“Just let people die” said “Dr Death the chancellor,” now UK prime minister, Rishi Sunak

Prime Minister Rishi Sunak said in October 2020, while chancellor and seeking to ensure there were no more public health lockdowns in Britan, that the government should “just let people die and that’s OK”.

The revelation emerged this week in testimony at the UK COVID Inquiry given by former chief scientific adviser Sir Patrick Vallance. Vallance was giving evidence along with Sir Chris Whitty, the government’s most senior medical adviser during the first years of the pandemic.

Prime Minister Boris Johnson (left) holds a COVID-19 press conference with Chancellor of the Exchequer, Rishi Sunak, October 10, 2020 [Photo by Pippa Fowler/No 10 Downing Street / CC BY 2.0]

Vallance and Whitty became household names as the pandemic surged through the population—eventually taking over 230,000 lives—holding regular press conferences alongside Prime Minister Boris Johnson and other ministers.

Much of the narrative around the government’s response to the pandemic has centred on the role of Johnson, who was forced into lockdowns and sought to end them as soon as possible in order to “protect the economy”—the cash flow and profits of the corporations and banks.

Johnson infamously said in October 2020, “No more fucking lockdowns, let the bodies pile high in their thousands.” He was eventually forced to stand down in July 2022 as a result of the “Partygate” crisis when it was revealed that he and other top government officials partied in Downing Street, breaking their own COVID safety guidelines.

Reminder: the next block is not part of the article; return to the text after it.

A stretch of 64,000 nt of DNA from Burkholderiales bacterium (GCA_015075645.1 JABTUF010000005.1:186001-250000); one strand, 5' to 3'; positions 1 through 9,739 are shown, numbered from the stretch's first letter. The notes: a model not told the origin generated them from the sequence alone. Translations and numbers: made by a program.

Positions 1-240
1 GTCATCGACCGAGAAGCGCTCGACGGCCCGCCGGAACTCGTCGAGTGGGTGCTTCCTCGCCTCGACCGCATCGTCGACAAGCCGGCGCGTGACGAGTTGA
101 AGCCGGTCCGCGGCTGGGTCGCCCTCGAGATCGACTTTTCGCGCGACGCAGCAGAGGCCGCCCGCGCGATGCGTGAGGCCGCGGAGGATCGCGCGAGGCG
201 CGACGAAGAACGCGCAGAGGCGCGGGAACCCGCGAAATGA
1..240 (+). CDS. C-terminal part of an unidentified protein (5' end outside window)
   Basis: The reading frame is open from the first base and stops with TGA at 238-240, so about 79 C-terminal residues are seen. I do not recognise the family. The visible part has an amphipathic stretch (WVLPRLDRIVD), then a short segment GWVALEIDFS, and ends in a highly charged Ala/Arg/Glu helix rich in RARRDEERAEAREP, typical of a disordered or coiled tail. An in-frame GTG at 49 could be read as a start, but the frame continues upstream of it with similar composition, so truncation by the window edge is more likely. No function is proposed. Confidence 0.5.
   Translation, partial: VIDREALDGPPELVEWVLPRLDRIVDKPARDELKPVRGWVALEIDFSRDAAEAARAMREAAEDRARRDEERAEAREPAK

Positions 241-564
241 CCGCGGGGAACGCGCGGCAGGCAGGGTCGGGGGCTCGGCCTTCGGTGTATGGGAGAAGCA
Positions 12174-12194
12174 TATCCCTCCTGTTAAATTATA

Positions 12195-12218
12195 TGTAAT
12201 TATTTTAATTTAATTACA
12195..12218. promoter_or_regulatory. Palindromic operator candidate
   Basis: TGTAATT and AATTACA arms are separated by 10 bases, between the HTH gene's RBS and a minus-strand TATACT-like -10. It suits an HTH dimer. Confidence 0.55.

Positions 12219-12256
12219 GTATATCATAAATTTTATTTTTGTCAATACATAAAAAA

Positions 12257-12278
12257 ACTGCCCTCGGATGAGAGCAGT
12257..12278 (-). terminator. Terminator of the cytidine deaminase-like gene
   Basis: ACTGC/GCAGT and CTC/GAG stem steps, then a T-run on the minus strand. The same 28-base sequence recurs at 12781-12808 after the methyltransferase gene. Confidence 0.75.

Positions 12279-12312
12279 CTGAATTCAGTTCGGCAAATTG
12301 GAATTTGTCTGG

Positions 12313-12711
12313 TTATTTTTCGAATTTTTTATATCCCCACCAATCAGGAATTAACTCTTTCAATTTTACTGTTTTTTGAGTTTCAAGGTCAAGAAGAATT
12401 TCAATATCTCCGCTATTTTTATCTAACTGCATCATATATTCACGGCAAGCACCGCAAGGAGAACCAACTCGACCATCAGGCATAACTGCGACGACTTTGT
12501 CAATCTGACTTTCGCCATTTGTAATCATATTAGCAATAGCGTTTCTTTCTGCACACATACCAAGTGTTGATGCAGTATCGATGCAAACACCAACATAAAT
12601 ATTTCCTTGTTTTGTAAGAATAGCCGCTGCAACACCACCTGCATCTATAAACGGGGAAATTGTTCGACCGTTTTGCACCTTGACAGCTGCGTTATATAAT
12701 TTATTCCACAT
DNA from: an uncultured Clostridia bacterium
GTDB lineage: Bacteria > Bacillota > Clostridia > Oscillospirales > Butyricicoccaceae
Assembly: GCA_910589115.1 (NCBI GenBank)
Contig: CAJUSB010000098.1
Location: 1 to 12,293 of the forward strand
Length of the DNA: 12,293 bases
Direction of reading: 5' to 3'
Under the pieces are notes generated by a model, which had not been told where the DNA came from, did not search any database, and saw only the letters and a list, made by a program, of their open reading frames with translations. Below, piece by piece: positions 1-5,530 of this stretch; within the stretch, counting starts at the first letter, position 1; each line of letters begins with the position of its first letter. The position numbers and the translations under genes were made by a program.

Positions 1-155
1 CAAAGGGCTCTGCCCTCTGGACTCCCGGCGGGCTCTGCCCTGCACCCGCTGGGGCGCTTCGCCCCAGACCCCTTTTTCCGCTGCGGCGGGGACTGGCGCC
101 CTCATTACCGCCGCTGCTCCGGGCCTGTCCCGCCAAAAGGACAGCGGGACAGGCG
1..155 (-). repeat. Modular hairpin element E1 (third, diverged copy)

What the hearings of the second module of the COVID Inquiry—dealing with the government’s response—reveal beyond any doubt is that Johnson’s positions were widely shared throughout the government.

An extract from Vallance’s diary was read to the Inquiry on Monday. During what is described as a heated exchange between Johnson and his chief adviser Dominic Cummings over whether to impose stricter lockdown measures in October 2020, Johnson refused, telling Cummings he was for “letting it all rip” and that those who would die from contracting COVID were already elderly and had “had a good innings.”

Vallance wrote in the same entry, “DC [Dominic Cummings] says ‘Rishi [Sunak] thinks just let people die and that’s OK’.”

Interviewed this week by Susanna Reid on ITV’s This Morning show, chief secretary to the Treasury Laura Trott repeatedly refused to deny that Sunak had used these words. Reid pointed out that it was “astonishing that you’re not denying it … Boris Johnson lost his job partly because of what happened during Partygate during the pandemic. Now we have a prime minister who apparently was as callous; he didn’t say ‘let the bodies pile high’, he said ‘let them die,’ and you not saying it didn’t happen.”

In the summer months of 2020, Sunak had championed the “Eat Out to Help Out” scheme discounting food and drink to encourage people into cafes, pubs, bars, restaurants and town centres and boost the economy. The virus was still raging and no vaccines were yet available. The inquiry has previously heard that Whitty privately referred to Sunak’s scheme as “eat out to help out the virus.”

In a WhatsApp exchange seen by the Inquiry, this led government scientific adviser Professor Dame Angela McLean to refer to Sunak as “Dr Death the chancellor.”

Vallance and Whitty confirmed that Sunak, backed by Johnson and his cabinet, pushed through the scheme—leading to many thousands more infections and deaths—without seeking any scientific advice. Vallance said it was generally understood among scientific advisers that the policy could only lead to the spread of COVID and he would be “very surprised” if Sunak had not known this.